If a jpg can be a kit, that is…
It’s about as close to homemade as photoshop gets but the above – which I produced for The University of Sheffield’s Inspiration & Co project – was a labour of love and I thought it would be good to hang it on the website’s wall. A series of student-voted talks by lecturers, researchers and teachers at Sheffield University, the epiphany kit was part of a programme of content designed to encourage students to explore the rooms of their minds. This was in the old fishtank in the attic but it might turn out to be the point at which we introduced/announced play as part of the conversation.
Andrew Kotting’s This Filthy Earth (2001) is the only entry in the little known ‘Pastoral Apocalypse’ genre I’ve just invented. Ostensibly the story of an awkward farm girl who’s decision to take a stand against her brother-in-law coincides with a disastrous harvest and a well-meaning stranger, it’s a deliberate mess, alternatively muddy and melodramatic with a contemporary-but-not setting that sees the film’s Heaney-like hands up to their elbows in peat and bodily fluids.
Nonetheless as Sight and Sound note it’s a film that’s ‘most powerfully visionary at its least coherent’, boasting a priest who won’t let anyone in his church cos the villagers aren’t fit for God and with liner notes that turn out to be a proposal for a riveting form of dirt-under-the-fingernails filmmaking.
On the eve of Sheffield’s 2011 Doc/Fest I’m uploading two pages of Kotting’s writing on filmmaking – culminating with his ‘eArthouse declaration of spurious intent’ – as a prompt for discussion. It’s a magnificent, rotting manifesto that references Werner Horzog, John Berger and rhubarb. Enjoy the festival.
‘For sale: baby shoes, never worn.’ Hemingway didn’t even need 40 characters to tell a whispered story that kicks like a mule. So you’d expect Twitter’s comparatively luxurious 140 characters to have delivered some hammerblows – especially since its fifth anniversary has prompted some useful appraisal of the platform’s non-fiction highlights.
The groundwork’s there. Flash Fiction’s succinct concertinaing of narrative continues to thrive online. A roundup by Wired even gleaned a companion piece to my favourite Alan Moore story -
Machine. Unexpectedly, I’d invented a time
- Alan Moore
When did videogames become so needy?
I’m playing two games at the moment. The first is Alan Wake, a big budget mystery/horror in the vein of Stephen King. It looks and sounds fantastic, has stunning production values and is so desperate to impress me I want to jump out the nearest window whenever I play it.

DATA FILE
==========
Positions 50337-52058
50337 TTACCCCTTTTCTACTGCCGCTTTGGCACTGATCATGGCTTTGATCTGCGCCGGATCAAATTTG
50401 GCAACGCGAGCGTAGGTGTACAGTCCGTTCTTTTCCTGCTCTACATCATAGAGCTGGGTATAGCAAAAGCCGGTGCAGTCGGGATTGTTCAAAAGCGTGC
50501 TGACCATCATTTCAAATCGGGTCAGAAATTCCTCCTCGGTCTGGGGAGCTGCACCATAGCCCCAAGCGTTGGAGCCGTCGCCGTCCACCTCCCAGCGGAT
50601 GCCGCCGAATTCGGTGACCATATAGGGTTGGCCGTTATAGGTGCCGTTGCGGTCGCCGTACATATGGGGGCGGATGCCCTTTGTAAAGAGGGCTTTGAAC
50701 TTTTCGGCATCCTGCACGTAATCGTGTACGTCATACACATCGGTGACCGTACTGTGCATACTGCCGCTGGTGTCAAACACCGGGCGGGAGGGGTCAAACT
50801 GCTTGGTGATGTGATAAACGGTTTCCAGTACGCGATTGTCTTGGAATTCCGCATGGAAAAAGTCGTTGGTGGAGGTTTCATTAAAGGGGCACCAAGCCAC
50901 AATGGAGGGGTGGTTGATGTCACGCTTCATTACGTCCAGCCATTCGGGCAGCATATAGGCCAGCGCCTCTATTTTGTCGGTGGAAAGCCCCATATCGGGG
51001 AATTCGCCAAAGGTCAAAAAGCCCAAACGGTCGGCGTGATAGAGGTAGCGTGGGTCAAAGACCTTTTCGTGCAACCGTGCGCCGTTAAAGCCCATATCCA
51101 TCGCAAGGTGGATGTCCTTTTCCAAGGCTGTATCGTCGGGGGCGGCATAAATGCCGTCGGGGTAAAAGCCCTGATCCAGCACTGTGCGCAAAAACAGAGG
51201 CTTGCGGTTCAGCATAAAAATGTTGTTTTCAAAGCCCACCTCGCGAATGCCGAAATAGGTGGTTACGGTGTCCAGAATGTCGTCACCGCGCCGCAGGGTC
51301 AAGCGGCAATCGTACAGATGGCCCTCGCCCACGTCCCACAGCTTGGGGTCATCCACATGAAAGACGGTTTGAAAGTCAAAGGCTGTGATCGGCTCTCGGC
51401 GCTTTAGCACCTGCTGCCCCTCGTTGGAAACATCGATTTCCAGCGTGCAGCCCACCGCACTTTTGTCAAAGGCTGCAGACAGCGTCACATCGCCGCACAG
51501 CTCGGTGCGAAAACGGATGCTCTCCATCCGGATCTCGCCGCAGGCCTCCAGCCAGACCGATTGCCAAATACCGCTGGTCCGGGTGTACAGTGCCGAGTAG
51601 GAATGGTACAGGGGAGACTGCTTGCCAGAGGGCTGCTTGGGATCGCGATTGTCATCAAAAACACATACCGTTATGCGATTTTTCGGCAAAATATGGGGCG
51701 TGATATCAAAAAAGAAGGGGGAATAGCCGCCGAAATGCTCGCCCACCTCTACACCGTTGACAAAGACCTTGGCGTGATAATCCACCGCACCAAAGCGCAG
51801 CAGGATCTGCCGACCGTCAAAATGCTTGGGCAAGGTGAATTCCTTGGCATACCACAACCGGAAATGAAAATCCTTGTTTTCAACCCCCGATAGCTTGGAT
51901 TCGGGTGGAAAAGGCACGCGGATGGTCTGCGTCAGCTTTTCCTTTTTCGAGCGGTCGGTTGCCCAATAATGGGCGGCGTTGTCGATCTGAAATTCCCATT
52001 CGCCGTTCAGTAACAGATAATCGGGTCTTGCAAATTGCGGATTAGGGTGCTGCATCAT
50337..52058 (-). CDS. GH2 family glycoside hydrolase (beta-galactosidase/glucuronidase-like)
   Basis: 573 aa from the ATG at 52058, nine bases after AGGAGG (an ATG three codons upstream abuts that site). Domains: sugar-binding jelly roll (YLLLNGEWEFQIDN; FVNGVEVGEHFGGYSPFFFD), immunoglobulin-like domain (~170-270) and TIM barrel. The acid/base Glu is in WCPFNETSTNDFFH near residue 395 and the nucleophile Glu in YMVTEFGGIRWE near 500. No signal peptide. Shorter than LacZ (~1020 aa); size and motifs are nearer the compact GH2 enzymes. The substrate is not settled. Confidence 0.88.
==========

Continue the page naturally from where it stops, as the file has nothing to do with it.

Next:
Then there’s Forget-Me-Not for iPhone, which looks like this.
Described as Pacman meets Rogue, (although I’d call it a mashup of Halls of the Things and British Bulldog) I think the reason I love it so much is it doesn’t give a damn about me.
My best idea for a story came to me when I was on a train and six years later it’s still rattling tracks through my head. Colourful, featherlight and pure, I fell in love with it the same way an artist might fall in love with a model or butterfly collector might a Grizzled Skipper.
The wilfully impractical unproduced shorts, feature length pilots and 130 page ‘bible’ I’ve put together since then have been fences to guard this spotless idea. Each too big or too small to be practical, they’re passive-aggressive attempts to resist the transformation into completed, imperfect output that would take life away from the purity of the original idea. ‘Story Execution’, indeed.
The thing is, filling your head full of fluttering ideas is just as inadvisable…
Never thought I’d write that as a headline. I’d been kicking around the idea of doing level three of the classic arcade game R-Type as a ‘Fighting Fantasy’ style multiple choice for a while though, and when Google Forms released logic branching functionality I had just the tale to try out in it.
I really enjoyed last night’s first #livescript on Alien, even if three viewings of the movie in two days exposed some flaws in that metal black armour. Setups like Parker’s avarice and Lambert and Ripley’s rivalry didn’t really get paid off; for every awesome character dilemma like the inner hatch, several fly past unexplored; and the break-neck third act ultimately comes at the cost of emotional engagement. These same flaws are sacrifices at the altar of the movie’s enduring mystery though, and if there wasn’t the back and forth of discussion I’d hoped for in this first exploration, the challenge of commenting on a film as it happens hasn’t put me off future trips…
Sequels, prequels and Predator monster-mashups have meddled with its DNA but the original Alien still casts a strange and terrifying shadow over a generation of dreamers. As a kid, it’s portentous, abstract one-sheet poster suggested to me a kind of grandiose fear, while gleefully described schoolyard testimonies and a library copy of Alan Dean Foster’s novelisation teased all the horror and none of the mystery of the experience til I finally caught the film on a tiny black and white portable.
These are the instructions for PONG(above), Atari’s first arcade videogame. Following the same abstract functionality as the game’s graphics, they’re the barest of structures, an almost blank screen for players to project their rivalries, victories and defeats upon.
But rules don’t have to be dead-eyed mantras. They can be creative. Bad Signal – Andrew Kenrick’s Convoy meets The Crazies Role Playing Game (RPG) scenario for the horror system Dead of Night – was the most impressive game I played at recent Sheffield RPG convention Furnace.
And its rules were beautiful.